Adaptive Horse Riding : Adaptive Horse Riding: Western Saddles
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Adaptive Horse Riding : Adaptive Horse Riding: Western Saddles

August 17, 2019

My name is Raeshell Sorensen. I’m the Equestrian
Program Manager here at the National Ability Center. This is some of the equipment we use
here. This saddle is a western saddle. It’s a small western saddle. But we generally start
our riders in this type of saddle because it provides a little more stability. It kind
of holds the rider in a little better. They also have a horn to hold onto so that they’re
scared, they can feel a little more secure. In the assessment going on behind us, we’re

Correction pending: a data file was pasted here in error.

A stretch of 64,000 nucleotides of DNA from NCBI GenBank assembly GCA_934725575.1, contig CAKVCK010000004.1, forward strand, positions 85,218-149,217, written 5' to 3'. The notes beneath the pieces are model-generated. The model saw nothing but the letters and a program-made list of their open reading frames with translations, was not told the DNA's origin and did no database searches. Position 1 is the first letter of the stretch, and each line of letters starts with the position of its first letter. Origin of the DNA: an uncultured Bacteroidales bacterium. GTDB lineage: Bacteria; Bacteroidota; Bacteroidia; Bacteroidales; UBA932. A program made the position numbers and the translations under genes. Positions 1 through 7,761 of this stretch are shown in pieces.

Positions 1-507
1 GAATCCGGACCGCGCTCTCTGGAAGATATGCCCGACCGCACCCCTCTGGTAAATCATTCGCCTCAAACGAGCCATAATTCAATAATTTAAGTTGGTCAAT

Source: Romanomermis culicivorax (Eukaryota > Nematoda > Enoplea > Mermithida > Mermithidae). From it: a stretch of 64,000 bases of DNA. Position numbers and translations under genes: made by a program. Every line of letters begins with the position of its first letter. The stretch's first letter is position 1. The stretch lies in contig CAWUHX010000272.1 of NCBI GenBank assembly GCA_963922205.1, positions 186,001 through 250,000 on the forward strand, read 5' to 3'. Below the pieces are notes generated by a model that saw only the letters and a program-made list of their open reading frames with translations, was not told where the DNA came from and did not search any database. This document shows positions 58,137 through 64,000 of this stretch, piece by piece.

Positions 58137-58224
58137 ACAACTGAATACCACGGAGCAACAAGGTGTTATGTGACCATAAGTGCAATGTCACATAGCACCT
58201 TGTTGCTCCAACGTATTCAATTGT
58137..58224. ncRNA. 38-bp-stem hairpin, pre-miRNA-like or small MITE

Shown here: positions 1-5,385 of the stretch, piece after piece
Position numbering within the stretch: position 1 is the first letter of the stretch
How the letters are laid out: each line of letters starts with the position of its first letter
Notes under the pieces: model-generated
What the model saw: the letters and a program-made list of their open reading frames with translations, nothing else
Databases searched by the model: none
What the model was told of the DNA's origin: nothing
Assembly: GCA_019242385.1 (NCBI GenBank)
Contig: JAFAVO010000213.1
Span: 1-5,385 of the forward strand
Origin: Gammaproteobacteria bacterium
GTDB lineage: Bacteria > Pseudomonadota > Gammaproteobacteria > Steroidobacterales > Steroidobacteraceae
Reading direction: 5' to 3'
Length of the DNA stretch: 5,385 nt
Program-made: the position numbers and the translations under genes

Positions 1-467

using another western saddle such as this, and we generally use these saddles for assessments
because they are more stable and more secure. Also, it’s the general idea of riding. Most
people when they see riding, they see a western saddle; they see the cowboys, so for a lot
of kids this is more fun. They get to be the cowboy as well. We always use safety stirrups.
These tapaderos which cover the stirrup help to keep rider’s feet from slipping through.
We allow riders to ride in tennis shoes because some people because of leg braces or what
not, can’t wear boots or can’t afford to buy boots so we have safety features such as this
on our saddles.

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